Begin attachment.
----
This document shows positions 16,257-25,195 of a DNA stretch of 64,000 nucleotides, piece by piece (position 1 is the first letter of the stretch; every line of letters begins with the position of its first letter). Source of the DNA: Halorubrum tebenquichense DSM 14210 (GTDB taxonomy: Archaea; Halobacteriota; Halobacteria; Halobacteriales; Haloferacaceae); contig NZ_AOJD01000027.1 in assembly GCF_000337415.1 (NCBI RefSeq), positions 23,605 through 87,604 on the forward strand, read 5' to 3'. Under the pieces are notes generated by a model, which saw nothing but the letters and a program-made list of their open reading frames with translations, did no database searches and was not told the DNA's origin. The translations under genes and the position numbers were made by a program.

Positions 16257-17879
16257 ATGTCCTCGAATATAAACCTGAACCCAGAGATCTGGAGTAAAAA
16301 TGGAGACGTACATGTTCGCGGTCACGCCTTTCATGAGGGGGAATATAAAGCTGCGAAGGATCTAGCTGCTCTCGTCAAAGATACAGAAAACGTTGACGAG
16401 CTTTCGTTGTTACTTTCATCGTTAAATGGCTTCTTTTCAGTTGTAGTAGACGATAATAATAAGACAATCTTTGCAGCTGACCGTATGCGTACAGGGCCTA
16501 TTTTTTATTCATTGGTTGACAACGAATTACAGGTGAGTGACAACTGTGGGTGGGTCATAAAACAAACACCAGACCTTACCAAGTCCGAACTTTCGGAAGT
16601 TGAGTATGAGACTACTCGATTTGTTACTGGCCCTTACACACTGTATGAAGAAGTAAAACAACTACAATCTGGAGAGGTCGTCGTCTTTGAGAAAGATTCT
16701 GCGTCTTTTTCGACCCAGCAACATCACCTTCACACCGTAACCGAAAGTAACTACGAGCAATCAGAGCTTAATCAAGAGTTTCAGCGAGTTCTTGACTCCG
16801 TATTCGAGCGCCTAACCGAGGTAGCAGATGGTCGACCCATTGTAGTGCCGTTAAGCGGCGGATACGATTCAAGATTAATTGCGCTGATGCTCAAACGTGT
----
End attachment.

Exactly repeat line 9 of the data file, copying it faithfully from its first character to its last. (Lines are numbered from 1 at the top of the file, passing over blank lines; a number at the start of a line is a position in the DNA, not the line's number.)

16801 TATTCGAGCGCCTAACCGAGGTAGCAGATGGTCGACCCATTGTAGTGCCGTTAAGCGGCGGATACGATTCAAGATTAATTGCGCTGATGCTCAAACGTGT